Massachusetts Divorce, Family Court, and Legal Weed Don’t Mix Well

| Jun 15, 2018 | Divorce |

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Scientific research confirms that most people in Massachusetts who smoke marijuana before they have kids still occasionally get high after they become parents. But for parents in the throes of a divorce or paternity action, moderate, responsible, and even legal pot use represents a very real hazard. Despite shifting cultural and legal norms, marijuana consumption can and does come up in custody negotiations in Massachusetts.

If it’s a really bitter divorce or paternity action, you may see one party that’s the non-marijuana user call the Department of Children and Families, or at the very least threaten to. 

There are two basic ways a parent can have their custodial rights compromised by marijuana use. The first involves the intervention of the Department of Children and Families, which typically assesses a parent’s use after receiving a tip (one can guess where such tips come from). The other, more common scenario is during a contentious divorce or paternity action. Though this may vary slightly based on state laws, past cases suggest that marijuana can cause custody problems even when it’s legal.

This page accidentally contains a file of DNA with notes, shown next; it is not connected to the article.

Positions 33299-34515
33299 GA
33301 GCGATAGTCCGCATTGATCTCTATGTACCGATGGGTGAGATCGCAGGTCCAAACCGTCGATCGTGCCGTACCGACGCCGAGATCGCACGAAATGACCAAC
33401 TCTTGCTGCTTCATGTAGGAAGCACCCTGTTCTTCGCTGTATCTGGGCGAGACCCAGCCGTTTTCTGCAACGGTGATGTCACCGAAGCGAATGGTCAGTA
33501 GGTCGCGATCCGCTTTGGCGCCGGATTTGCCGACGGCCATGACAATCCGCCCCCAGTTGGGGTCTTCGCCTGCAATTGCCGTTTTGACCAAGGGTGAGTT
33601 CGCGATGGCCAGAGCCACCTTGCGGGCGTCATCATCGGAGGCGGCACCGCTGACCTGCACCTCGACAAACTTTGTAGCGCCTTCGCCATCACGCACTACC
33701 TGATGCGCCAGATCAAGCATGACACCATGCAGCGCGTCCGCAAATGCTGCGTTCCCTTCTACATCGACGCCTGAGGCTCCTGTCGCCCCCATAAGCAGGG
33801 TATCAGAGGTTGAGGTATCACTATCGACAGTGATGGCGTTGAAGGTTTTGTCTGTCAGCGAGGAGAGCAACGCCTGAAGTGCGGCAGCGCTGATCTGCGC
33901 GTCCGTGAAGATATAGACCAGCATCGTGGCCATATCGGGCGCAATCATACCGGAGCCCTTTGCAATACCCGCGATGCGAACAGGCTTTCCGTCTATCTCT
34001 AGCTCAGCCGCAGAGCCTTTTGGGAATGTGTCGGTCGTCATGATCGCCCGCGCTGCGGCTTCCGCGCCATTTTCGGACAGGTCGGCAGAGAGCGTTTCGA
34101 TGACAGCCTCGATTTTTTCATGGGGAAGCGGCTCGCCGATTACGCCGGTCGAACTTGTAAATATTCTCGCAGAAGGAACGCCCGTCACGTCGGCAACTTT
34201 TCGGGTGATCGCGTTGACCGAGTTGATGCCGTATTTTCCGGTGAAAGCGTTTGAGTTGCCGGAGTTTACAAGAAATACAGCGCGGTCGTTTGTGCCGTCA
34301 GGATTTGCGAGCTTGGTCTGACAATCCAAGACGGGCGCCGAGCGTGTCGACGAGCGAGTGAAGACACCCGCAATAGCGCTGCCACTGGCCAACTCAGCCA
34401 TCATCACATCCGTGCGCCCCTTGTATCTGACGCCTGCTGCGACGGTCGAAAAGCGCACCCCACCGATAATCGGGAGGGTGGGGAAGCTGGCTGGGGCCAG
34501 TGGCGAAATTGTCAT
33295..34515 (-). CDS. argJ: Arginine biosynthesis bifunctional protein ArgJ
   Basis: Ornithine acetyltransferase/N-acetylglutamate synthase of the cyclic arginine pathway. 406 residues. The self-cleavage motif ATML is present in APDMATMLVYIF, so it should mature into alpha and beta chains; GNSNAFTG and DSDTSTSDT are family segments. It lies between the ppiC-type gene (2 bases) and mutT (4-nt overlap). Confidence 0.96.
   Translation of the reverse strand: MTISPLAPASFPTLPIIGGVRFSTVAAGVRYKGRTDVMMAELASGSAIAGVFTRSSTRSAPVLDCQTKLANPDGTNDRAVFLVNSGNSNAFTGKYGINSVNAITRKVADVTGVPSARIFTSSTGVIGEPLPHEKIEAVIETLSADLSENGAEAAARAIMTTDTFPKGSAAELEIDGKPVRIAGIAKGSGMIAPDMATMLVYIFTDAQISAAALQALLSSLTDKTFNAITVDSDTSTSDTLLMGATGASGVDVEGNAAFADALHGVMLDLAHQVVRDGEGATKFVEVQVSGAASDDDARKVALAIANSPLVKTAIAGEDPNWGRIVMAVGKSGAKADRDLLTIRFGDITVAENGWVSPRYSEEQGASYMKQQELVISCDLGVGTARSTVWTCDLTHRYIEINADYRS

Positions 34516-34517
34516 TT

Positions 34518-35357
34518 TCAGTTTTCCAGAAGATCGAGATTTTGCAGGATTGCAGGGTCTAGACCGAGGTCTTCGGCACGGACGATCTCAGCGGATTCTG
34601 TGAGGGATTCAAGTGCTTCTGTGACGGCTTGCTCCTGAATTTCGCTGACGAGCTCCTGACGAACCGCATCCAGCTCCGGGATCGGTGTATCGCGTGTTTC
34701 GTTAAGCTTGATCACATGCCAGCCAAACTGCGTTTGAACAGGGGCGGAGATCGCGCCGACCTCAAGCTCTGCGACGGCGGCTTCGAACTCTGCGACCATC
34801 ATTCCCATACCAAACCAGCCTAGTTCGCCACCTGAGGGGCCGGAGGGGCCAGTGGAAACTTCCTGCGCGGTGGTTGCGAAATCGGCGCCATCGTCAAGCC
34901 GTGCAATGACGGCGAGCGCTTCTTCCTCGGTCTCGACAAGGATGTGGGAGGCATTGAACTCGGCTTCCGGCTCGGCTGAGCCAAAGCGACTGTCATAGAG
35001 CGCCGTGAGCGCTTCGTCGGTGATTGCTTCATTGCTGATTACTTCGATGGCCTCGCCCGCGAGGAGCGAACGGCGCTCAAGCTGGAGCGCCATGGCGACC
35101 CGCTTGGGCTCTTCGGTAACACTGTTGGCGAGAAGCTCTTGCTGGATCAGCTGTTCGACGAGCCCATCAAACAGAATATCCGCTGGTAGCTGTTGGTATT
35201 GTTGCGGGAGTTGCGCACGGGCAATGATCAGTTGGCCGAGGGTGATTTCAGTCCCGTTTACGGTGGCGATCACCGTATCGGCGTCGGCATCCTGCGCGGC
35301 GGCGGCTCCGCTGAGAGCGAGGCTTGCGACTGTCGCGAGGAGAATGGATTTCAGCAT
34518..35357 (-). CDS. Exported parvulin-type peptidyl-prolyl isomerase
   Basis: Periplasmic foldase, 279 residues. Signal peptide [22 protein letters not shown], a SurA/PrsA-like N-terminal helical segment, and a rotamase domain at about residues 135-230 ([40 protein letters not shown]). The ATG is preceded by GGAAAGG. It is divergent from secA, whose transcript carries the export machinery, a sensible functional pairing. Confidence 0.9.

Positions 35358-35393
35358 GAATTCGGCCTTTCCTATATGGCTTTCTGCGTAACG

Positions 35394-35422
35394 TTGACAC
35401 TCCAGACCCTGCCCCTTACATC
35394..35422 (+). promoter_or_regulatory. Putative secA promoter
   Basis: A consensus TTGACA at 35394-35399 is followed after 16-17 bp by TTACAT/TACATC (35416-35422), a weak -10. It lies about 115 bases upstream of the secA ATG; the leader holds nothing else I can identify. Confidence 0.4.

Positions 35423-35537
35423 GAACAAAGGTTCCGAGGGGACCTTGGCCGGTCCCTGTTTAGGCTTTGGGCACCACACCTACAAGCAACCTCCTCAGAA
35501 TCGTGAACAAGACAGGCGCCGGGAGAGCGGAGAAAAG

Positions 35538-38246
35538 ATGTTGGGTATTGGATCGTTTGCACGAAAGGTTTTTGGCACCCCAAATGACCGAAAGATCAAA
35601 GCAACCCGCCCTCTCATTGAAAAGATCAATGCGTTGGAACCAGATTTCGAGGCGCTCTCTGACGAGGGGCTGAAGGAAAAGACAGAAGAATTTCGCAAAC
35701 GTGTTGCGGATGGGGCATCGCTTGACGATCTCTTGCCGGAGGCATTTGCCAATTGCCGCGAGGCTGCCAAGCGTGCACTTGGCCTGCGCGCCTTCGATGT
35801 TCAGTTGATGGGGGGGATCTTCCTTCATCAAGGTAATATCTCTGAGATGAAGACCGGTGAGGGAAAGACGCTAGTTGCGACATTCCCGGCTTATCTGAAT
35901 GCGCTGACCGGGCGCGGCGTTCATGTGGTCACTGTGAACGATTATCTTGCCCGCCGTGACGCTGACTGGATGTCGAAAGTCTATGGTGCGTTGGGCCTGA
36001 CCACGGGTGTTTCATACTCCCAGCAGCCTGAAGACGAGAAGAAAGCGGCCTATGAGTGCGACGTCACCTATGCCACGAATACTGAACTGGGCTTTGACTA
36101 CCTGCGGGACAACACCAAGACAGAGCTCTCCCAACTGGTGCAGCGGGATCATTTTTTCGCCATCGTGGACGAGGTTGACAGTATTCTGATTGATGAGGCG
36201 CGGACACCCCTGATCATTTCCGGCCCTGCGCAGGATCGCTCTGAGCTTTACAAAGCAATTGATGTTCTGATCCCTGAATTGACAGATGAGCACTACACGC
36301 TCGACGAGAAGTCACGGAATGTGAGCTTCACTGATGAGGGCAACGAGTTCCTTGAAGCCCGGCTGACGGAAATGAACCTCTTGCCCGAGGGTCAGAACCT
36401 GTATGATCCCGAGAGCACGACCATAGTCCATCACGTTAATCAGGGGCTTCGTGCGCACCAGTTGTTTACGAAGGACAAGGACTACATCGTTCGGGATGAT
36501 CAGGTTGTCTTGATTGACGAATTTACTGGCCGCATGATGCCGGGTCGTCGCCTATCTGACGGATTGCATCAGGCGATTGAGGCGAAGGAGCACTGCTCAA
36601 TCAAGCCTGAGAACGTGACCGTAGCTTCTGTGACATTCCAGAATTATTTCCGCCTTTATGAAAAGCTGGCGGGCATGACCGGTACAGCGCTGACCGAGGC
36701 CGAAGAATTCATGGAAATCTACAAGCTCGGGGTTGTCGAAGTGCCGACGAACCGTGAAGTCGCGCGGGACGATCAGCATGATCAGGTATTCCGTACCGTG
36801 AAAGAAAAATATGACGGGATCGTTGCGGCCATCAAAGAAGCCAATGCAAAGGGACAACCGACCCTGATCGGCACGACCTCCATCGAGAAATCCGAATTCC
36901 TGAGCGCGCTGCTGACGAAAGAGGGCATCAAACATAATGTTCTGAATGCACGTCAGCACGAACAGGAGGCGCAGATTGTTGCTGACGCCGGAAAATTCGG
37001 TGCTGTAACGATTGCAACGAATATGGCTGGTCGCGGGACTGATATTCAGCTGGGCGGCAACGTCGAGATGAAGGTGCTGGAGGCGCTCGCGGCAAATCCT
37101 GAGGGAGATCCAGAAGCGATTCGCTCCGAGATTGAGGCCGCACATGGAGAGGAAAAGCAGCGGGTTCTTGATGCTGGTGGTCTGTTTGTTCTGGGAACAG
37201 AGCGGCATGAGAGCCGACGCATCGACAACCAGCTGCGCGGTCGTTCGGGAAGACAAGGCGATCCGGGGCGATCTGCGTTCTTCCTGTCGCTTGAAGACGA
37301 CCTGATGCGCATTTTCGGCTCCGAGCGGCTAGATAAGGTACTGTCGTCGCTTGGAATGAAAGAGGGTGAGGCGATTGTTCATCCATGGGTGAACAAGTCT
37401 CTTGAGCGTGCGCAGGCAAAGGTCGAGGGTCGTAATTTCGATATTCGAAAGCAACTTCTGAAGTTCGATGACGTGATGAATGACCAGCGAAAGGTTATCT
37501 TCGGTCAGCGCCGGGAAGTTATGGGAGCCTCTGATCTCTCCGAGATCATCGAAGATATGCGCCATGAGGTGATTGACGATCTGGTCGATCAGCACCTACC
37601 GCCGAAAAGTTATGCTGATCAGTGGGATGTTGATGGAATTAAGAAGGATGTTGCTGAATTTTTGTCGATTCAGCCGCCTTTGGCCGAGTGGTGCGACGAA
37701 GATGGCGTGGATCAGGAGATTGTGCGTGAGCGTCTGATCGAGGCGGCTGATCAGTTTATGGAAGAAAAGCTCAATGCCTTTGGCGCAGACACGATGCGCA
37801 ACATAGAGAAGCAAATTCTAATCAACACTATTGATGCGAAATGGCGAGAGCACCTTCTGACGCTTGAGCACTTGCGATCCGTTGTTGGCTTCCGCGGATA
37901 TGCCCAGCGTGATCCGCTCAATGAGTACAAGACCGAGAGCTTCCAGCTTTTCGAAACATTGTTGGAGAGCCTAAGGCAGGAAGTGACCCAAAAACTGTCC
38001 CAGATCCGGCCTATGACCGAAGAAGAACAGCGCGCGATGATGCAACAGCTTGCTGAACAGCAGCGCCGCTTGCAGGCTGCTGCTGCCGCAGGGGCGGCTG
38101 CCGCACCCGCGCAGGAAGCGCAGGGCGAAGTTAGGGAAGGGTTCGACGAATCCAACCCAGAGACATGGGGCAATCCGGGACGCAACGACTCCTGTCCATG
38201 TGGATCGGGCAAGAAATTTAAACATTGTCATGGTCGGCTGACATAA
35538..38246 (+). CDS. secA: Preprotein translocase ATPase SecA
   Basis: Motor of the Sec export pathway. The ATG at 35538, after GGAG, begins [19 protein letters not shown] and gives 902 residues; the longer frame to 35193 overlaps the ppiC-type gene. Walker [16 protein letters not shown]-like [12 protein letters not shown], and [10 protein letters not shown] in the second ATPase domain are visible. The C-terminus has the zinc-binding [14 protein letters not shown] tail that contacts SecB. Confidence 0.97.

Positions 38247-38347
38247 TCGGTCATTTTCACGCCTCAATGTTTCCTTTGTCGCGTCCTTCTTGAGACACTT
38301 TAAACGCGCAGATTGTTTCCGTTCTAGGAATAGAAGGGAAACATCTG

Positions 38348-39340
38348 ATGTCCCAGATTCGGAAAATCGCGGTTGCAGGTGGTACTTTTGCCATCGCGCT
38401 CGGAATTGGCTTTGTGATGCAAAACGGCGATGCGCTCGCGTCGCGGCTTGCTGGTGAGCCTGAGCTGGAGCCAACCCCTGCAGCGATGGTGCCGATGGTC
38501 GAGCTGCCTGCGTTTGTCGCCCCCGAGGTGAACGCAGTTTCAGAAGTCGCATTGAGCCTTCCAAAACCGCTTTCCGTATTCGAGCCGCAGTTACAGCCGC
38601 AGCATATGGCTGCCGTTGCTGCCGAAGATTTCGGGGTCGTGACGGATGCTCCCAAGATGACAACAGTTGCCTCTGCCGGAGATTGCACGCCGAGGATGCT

For example, in a recent case, a father who used medical marijuana prescribed by a doctor after a car accident petitioned for custody of his baby and was forced by the Department of Children and Families (acting on a tip) to take a drug test that he failed. Instead of going home with his dad, the child, who the mother could no longer care for, was put into foster care.

In another case, a grandmother who sought to obtain custody of her grandchildren was denied because she was using medical marijuana for back pain. Those children have been in state custody for a year.

Still, there’s a limited amount of case law on marijuana and custody issues, making outcomes hard to predict. In Massachusetts where weed is legal, the parent presumably would have to prove harm or risk (driving under the influence, leaving marijuana where kids can access it, or abusing it to the point of mental instability). Still, it’s hard to know exactly what that means in practice other than that it’s likely a smoker with a contentious relationship with a former partner would be subjected to a drug test. Ultimately, it comes down to a judge’s discretion.

Should you be in the midst of a divorce or paternity action, contact the Law Offices of Renee Lazar at 978-844-4095 to schedule a FREE one hour no obligation consultation.

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